The clogged streets of Paris got their third e-scooter option in as any months, after ride-hailing service Taxify on Thursday (Sept. 6) launched a fleet of several hundred e-scooters.
Estonia-based Taxify, which launched in 2013, says it has 500,000 drivers and 10 million customers in 25 European and African countries. China’s Didi Chuxing was one its key investors, and its latest Daimler-led investment round in May brought the ride-hailing startup’s valuation to $1 billion—a rare European unicorn.
“We launched motorcycle taxis in Africa about six months ago and have seen huge demand,” says Taxify CEO Markus Villig. “This gave us the confidence to look at other technologies that could complement ride-hailing via cars.”
Taxify’s Bolt e-scooters already have two main competitors in Paris: Silicon Valley darling Lime launched there in June and Bird followed in August.
Villig says Taxify has a few advantages over its rivals. The company already has a lot of data from its ride-hailing app that can help it identify patterns of movement within the city and figure out where is best to put scooters for maximize usage. He also believes that having various mobility options within a single app gives Taxify an edge over competitors who are “solely focused on e-scooters.”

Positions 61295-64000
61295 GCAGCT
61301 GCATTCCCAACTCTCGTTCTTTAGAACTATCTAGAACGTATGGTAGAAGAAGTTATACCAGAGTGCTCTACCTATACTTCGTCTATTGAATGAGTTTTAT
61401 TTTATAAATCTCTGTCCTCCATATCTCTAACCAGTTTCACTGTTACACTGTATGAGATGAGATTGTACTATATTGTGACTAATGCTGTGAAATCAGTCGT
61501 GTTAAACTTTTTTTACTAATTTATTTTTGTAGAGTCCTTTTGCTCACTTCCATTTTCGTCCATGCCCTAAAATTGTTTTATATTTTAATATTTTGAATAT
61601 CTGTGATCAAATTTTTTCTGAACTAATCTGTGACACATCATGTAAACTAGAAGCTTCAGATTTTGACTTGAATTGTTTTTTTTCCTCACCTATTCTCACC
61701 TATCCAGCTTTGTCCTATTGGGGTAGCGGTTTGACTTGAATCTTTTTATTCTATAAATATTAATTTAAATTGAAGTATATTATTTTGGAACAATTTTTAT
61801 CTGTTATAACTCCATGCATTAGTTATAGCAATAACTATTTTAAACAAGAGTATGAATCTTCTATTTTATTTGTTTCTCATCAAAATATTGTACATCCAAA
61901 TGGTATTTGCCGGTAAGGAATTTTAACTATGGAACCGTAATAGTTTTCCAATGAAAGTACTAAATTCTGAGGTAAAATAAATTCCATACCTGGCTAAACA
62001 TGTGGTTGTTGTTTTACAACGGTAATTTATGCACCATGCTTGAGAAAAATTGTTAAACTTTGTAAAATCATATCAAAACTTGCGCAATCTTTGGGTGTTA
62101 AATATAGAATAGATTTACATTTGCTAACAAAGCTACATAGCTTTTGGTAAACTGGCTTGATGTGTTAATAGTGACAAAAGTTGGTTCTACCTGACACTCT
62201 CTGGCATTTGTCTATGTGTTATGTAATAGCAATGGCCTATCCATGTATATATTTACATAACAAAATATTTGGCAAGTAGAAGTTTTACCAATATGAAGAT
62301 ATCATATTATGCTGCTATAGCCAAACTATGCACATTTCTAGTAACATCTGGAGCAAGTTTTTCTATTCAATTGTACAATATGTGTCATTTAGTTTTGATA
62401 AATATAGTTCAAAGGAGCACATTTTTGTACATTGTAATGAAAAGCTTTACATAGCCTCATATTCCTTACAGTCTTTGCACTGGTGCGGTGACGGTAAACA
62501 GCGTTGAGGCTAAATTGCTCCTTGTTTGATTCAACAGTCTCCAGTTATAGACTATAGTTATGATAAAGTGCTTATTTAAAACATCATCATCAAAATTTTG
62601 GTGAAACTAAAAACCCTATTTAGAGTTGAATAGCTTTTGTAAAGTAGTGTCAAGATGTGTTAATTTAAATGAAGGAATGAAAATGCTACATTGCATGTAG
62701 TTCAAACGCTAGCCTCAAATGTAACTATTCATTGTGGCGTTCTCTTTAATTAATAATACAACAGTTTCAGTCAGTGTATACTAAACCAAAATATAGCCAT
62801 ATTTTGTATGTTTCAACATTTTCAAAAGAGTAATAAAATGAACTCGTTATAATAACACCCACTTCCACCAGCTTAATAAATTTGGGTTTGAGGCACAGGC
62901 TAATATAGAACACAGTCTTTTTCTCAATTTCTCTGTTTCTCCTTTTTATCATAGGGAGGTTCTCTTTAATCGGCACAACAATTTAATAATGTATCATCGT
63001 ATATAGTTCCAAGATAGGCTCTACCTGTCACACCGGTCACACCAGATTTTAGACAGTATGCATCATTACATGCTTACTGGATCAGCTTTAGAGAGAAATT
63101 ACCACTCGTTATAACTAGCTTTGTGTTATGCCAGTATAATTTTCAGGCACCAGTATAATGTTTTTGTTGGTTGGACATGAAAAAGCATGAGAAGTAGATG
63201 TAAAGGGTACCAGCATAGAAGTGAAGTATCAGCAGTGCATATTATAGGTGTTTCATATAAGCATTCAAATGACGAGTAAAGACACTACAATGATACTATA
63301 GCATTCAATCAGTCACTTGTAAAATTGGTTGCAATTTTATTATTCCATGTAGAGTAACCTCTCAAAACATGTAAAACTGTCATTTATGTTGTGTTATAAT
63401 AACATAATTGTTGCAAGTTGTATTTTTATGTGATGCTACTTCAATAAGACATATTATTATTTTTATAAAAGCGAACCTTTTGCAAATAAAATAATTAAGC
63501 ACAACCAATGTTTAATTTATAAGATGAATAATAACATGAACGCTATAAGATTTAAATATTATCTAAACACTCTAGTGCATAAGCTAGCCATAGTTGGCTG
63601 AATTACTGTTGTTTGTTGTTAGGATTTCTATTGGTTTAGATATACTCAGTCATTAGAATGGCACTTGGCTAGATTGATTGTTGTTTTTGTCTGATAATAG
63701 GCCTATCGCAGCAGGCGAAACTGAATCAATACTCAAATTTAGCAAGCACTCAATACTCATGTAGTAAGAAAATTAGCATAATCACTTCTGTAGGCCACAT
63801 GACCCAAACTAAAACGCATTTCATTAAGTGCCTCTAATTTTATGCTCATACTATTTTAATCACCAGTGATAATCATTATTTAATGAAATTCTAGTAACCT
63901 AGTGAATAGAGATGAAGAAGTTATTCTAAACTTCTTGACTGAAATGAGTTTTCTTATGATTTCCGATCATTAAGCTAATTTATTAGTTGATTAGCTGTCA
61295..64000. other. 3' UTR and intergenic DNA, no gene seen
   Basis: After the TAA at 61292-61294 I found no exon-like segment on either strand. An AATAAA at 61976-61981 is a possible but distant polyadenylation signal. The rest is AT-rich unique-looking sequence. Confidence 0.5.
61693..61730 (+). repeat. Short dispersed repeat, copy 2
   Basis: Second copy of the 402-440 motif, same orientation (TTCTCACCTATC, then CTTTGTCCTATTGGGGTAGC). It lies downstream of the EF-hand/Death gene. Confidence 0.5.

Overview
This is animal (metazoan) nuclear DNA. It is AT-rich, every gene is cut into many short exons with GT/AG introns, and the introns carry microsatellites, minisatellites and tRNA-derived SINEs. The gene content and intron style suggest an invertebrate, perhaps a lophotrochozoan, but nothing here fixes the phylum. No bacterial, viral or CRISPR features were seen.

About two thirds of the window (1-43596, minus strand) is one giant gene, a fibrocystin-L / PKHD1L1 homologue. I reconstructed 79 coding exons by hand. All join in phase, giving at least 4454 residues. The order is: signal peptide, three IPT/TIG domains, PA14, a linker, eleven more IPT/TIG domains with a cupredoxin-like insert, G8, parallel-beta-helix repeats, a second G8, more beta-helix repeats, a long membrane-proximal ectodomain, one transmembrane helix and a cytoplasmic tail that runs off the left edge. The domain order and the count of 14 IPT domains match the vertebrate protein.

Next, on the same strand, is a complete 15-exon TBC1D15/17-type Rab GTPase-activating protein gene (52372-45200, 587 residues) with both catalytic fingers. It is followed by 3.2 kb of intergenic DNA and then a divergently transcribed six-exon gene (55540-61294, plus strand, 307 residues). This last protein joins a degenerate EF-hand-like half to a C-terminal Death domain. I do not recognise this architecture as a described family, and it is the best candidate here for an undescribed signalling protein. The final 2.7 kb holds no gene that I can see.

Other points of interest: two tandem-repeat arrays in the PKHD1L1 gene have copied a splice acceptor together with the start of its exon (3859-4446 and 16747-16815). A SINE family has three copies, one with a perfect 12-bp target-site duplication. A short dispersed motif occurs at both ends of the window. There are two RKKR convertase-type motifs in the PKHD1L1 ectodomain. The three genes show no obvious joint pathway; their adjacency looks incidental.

Villig describes the Paris authorities as “very welcoming to micromobility,” since the city is notoriously congested. As in any major capital, a large number of car trips are quite short and sitting in traffic is the norm, so e-scooters can offer an short-distance alternative.
“We’re ready to ramp up the numbers of scooters to thousands and tens of thousands, which is what we’re expecting the demand to be,” Villig added. “But obviously it’s still early days and we’re going to keep a close eye on how consumers react.”
E-scooters are already proliferating in some US cities, led by Bird, Lime, and Spin. Uber recently got in the game too, launching its Jump e-bikes in eight US cities, and Lyft is hot on its heels. But the rollout has not been without problems. People get annoyed with riders whizzing willy-nilly along sidewalks, and complain about scooters left lying around to clog up the streets. In San Francisco, there’s now a permit process that aims to limit the number of scooters in the city.
Villig is hopeful Taxify won’t have many problems in Paris, as it has been working with local regulators ahead of the launch to clarify rules and standards for its operation. All e-scooter and dockless-bike companies operating in Paris must sign a newly developed code of conduct, which includes rules like quickly picking up broken, abandoned scooters and bikes.
“These operators will not stay long in Paris—and won’t have a profitable business—unless they are accepted by Parisians and have a minimum amount of discipline,” Jean-Louis Missika, Paris mayor Anne Hidalgo’s urban planning deputy, told the Guardian in July.